Well, you win a few, you lose a few and some get rained out. Then there are some that go so wrong from the start you know you shouldn’t have shown up. Such is my experience with my Jalapeños. I should pause and say that one of my big problems with farming is figuring out yields. I look at a tiny start or a little packet of what looks to be ten seeds, and I can’t believe I’ll get a crop out of it. So I’m always overplanting. And did I tell you about my complete aversion to green thinning? I know the theory is that you’ll get a bigger better crop if you thin out sprouts and unripe fruit, but I’m still in that early farming stage where I’m measuring my success by sheer volume.
Which is how I ended up planting three Jalapeño bushes. Each of which seems, to date, to have about a pound of peppers. Those are only the ripe ones. Then again, how do you tell the ripe ones? Well, according to Diana Kennedy, doyenne of Mexican cooking, I should demand only smooth glossy Jalapeños. But then another source (on the Internet that I can’t now find) says there are several stages of ripeness which bring the pepper through increasing stages of hotness. The start point is when the pepper is that smooth, glossy green. Then later, the skin develops some striations, until finally it is red. Not that I would ever argue with the inestimable Mrs. Kennedy, but if my glossy Jalapeños are only going to get hotter. ¡Ai! Carumba! The Scoville scale may rate Jalapeños as only “medium hot”, but you’d have to judge ours on the Salma Hayek Scale. And by that measure, our peppers are hotter than Salma in a string bikini. Clearly, it was time for a panic harvest before the peppers reached nuclear strength.
So what do you do with a pound of Jalapeño peppers? Most recipes call for no more than one pepper. Señora Kennedy to the rescue with a recipe for Escabeche, sort of a vegetable pickle heavy on the Jalapeños. (I found a modified version of her recipe at Simple Recipes.)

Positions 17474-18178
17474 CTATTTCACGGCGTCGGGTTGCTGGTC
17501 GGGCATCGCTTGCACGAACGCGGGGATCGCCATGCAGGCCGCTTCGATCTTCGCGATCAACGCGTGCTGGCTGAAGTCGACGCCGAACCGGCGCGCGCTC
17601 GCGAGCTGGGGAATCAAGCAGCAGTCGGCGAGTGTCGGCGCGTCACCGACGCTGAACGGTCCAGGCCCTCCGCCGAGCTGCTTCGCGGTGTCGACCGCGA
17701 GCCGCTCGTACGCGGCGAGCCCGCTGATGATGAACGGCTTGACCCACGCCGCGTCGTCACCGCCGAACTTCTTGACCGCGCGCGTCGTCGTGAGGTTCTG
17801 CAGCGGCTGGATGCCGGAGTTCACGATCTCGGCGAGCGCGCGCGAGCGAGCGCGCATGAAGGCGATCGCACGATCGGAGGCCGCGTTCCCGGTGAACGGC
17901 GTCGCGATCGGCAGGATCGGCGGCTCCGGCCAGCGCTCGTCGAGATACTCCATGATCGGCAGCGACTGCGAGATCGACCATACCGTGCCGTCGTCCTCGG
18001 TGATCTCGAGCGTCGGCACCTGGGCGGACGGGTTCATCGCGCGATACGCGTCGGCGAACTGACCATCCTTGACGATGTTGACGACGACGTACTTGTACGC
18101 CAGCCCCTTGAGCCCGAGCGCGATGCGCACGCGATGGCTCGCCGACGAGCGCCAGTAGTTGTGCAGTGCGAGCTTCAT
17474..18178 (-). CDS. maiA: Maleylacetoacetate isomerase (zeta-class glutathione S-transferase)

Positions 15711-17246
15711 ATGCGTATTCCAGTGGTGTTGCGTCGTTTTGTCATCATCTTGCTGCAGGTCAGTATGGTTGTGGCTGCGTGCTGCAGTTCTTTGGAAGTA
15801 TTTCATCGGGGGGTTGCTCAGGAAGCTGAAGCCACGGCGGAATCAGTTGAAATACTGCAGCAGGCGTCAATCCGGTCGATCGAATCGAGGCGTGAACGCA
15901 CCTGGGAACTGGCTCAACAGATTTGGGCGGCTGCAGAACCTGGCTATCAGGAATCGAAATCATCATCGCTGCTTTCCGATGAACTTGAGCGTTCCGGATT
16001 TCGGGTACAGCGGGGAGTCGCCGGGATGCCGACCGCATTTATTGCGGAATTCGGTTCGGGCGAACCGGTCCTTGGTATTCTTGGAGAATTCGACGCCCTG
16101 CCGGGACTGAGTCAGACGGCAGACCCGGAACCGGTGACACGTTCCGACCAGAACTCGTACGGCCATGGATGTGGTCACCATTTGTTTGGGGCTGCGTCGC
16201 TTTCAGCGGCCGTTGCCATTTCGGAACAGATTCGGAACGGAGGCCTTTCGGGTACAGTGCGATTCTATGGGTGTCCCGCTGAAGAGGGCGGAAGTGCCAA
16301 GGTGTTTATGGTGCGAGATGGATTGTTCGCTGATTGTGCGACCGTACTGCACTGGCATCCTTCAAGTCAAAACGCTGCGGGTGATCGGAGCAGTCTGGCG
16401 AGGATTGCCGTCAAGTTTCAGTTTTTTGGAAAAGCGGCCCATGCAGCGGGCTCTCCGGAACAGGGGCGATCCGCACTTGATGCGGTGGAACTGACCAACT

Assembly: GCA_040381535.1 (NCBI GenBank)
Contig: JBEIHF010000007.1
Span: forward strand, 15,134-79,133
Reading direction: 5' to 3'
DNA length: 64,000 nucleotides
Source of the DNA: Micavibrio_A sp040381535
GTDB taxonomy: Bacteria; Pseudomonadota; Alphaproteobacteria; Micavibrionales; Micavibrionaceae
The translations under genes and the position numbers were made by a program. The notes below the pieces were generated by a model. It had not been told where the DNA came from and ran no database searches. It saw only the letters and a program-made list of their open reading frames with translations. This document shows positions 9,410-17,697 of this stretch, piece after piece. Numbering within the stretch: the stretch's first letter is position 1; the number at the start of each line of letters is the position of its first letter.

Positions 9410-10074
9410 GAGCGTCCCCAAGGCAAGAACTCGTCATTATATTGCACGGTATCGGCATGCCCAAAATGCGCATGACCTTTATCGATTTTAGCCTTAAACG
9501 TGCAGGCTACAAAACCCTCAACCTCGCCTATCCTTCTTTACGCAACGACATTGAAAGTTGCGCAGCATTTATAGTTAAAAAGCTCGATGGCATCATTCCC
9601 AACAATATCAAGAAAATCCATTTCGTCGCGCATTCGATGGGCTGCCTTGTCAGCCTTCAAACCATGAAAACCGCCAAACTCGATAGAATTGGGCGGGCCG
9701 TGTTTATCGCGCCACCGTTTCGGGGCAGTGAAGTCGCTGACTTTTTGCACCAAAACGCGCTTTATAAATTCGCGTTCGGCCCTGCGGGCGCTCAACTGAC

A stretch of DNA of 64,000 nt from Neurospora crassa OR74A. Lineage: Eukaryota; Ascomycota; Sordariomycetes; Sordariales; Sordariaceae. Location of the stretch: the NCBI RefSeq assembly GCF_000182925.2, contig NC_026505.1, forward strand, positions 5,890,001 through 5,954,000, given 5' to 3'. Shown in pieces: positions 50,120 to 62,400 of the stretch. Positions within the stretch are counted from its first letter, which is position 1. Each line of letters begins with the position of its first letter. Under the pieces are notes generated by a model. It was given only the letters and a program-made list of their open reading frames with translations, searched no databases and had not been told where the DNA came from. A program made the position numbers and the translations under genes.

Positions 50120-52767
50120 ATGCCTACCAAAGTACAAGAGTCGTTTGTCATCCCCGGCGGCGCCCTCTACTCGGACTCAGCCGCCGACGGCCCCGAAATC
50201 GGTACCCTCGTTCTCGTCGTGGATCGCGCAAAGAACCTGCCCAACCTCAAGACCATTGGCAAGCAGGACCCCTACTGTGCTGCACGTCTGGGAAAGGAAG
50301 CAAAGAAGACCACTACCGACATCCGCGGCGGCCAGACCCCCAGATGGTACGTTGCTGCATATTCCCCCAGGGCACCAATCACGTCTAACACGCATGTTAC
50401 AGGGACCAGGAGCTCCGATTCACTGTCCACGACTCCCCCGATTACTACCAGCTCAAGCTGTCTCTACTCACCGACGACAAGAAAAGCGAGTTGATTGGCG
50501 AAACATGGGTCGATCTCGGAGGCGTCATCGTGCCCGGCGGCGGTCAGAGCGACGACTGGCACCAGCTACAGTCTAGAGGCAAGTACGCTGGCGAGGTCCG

In my haste to get an unscheduled canning session done before midnight, I made several fatal mistakes. The first was grabbing my go-to frying pan for the initial sauteing of all those vegetables: my cast iron skillet. Big mistake and I realized it as soon as I started to pour the cider vinegar over the veggies. Acidic ingredients react with cast iron and darken the color of food as well as imparting an off taste. Well, too late now. I kept going hoping for the best.
Second mistake: I didn’t cross reference the recipe with several others and especially with other canning resources. I find a lot of recipes that call for canning are very lax about specifying canning safety and I think this was one of them. I seem to recall, that when canning, food in the jars should be completely submerged in the liquid with no air pockets. Turns out this recipe doesn’t call for enough liquid to allow total submersion. I added some more vinegar, but that’s always an iffy proposition mid-cooking. Still not enough to cover everything. Well, I went ahead with the canning. I’ll let the Escabeche rest during the curing period (24 hours) then refrigerate the cans. And, in an effort not to poison myself or my friends, I’ll recommend consuming these within two weeks.
That is assuming that the concoction is even edible. I haven’t had the heart or the nerve to try it. Judging from the nibble of the one Jalapeño I tried, a jar of them — even when mixed with cauliflower, garlic, carrots, onions and spices — may blow the top of my head off.
Salma Hayek preserve us!